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The issue of dual infection with m.tuberculosis and non-mycobacterial pathogens

Published:August 27, 2015DOI:https://doi.org/10.1016/j.ejim.2015.08.009
      In order to address more fully the mortality rate associated with pneumonia in the elderly, attention should be paid, not only to adherence to guidelines [
      • Rossio R.
      • Franchi C.
      • Ardoino I.
      • Djade C.
      • Tettamanti M.
      • Pasina L
      Adherence to antibiotic guidelines and outcomes in the hospitalized elderly with different types of pneumonia.
      ], but, also to the misdiagnosis of pulmonary tuberculosis (PTB) as CAP [
      • Schlossberg D.
      Acute tuberculosis.
      ]. Misdiagnosis is, according to one view, attributable to the fact that “rigid adherence to guidelines tends to quickly categorise patients as CAP, after which a treatment algorithm is followed that covers common bacterial and non bacterial organisms” [
      • Schlossberg D.
      Acute tuberculosis.
      ]. This might be especially the case, not only when PTB presents as an acute illness [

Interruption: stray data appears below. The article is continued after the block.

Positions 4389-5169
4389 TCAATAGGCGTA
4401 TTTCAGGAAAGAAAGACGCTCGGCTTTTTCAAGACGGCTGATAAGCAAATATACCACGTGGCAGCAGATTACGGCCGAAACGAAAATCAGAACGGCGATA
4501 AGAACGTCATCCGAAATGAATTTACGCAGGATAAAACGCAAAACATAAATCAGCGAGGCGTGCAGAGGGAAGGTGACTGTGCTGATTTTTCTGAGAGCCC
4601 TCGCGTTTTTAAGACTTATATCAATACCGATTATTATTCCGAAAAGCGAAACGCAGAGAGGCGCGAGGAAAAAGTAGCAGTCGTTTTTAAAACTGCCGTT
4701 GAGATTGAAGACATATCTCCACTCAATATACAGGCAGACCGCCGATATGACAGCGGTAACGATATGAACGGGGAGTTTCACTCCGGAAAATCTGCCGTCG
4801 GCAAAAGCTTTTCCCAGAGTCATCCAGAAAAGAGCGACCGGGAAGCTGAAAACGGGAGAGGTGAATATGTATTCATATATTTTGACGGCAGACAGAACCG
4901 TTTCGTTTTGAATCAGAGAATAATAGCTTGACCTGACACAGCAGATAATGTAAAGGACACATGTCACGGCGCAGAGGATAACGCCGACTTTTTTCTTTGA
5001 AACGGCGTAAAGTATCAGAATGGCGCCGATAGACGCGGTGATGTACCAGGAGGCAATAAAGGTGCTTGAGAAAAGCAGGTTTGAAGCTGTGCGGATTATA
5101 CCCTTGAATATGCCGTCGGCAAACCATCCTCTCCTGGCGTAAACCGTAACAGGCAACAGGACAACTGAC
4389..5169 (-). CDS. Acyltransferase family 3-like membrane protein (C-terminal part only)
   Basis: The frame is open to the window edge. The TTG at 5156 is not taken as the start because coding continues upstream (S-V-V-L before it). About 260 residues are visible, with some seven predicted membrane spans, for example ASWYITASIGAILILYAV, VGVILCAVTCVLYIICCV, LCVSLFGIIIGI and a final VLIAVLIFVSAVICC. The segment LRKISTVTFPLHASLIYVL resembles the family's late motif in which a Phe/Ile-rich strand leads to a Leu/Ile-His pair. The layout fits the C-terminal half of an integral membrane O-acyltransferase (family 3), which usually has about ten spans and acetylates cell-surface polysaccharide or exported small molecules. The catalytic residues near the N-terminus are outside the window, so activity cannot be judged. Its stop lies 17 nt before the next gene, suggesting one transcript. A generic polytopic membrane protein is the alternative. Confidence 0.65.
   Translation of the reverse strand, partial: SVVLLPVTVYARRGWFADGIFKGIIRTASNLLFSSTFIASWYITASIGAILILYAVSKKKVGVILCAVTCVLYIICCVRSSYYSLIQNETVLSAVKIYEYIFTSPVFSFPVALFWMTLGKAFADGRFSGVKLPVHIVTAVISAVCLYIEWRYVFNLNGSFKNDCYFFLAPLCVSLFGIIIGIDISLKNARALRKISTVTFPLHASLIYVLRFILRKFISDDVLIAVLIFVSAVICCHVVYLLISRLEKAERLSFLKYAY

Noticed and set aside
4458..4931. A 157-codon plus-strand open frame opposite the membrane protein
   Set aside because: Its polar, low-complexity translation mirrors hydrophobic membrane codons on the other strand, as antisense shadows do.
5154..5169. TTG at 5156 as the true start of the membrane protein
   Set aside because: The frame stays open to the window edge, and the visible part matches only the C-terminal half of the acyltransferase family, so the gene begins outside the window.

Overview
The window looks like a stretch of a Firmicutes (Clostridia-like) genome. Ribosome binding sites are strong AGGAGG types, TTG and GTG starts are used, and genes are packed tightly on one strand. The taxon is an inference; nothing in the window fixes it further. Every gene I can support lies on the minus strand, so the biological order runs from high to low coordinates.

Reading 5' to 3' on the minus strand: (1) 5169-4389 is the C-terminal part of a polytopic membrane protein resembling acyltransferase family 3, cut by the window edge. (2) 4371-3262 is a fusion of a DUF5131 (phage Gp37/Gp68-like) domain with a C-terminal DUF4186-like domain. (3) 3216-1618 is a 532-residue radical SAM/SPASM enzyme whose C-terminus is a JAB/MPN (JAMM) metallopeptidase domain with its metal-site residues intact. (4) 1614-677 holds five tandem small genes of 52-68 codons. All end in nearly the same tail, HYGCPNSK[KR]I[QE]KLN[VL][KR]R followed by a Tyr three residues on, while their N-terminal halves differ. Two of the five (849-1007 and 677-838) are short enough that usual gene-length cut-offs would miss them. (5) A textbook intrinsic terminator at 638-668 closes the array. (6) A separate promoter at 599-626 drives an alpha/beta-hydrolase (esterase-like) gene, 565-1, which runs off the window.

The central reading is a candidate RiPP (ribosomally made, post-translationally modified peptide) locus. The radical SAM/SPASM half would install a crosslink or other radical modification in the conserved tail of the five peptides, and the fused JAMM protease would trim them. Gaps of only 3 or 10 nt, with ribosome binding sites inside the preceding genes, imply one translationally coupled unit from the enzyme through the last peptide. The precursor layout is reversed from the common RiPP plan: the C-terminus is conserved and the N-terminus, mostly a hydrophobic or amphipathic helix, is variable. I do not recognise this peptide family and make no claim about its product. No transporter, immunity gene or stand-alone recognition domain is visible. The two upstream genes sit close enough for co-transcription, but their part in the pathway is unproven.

• Schlossberg D.
      Acute tuberculosis.
      ], but also when there is dual infection with m.tuberculosis and non-mycobacterial organisms [
      • Lin G.-M.
      • Chang F.-Y.
      • Chou C.-H.
      • Lin Y.-P.
      • Ku C.-H.
      Characteristics and outcomes of patients with dual pulmonary tuberculosis and non-mycobacterial respiratory infections.
      ]. These issues can be addressed by ensuring that the work up of suspected bacterial pneumonia in the elderly should routinely include sputum smear for acid fast bacilli and culture for m.tuberculosis as was the case in a Spanish study of nursing home-acquired pneumonia [
      • Polverino E.
      • Dambrava P.
      • Cilloniz C.
      • Balasso V.
      • Marcos M.A.
      • Esquinas C.
      • et al.
      Nursing home acquired pneumonia: a 10 year single-centre experience.
      ].
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